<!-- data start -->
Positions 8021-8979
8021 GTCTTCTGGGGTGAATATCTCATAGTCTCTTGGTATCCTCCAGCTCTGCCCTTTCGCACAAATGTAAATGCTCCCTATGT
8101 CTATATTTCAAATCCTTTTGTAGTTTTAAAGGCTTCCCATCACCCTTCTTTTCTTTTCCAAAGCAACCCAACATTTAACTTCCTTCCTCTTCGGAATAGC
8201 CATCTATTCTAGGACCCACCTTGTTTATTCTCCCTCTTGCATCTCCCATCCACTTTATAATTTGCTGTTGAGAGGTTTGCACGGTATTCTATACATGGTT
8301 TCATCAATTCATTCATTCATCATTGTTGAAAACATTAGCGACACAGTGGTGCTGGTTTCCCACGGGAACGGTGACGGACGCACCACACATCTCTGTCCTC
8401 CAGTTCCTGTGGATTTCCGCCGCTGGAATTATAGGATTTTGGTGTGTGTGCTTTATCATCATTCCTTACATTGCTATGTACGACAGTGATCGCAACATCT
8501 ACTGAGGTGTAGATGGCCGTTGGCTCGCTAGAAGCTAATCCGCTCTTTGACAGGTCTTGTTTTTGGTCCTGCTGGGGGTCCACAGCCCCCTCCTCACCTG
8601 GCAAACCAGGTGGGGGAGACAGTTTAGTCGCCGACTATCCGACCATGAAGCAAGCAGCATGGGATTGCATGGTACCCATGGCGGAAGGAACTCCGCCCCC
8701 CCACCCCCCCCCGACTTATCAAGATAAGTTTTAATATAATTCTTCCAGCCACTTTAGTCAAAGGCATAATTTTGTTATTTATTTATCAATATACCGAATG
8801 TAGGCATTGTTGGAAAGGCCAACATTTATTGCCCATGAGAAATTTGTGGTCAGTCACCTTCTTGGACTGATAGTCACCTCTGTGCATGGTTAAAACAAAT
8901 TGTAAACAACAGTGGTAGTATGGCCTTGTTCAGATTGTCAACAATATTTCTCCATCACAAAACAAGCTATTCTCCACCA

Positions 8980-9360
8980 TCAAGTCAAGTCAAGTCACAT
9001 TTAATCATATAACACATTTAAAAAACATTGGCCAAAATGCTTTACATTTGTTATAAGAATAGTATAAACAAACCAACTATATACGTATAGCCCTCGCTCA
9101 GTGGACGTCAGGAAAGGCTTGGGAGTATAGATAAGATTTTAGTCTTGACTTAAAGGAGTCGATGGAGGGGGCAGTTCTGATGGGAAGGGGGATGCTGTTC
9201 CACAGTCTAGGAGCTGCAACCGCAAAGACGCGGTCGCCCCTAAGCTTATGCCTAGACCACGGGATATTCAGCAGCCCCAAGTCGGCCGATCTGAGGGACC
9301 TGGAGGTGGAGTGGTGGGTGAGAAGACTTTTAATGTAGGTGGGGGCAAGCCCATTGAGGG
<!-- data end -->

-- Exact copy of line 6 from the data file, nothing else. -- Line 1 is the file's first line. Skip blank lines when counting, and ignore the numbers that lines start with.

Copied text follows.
8401 CAGTTCCTGTGGATTTCCGCCGCTGGAATTATAGGATTTTGGTGTGTGTGCTTTATCATCATTCCTTACATTGCTATGTACGACAGTGATCGCAACATCT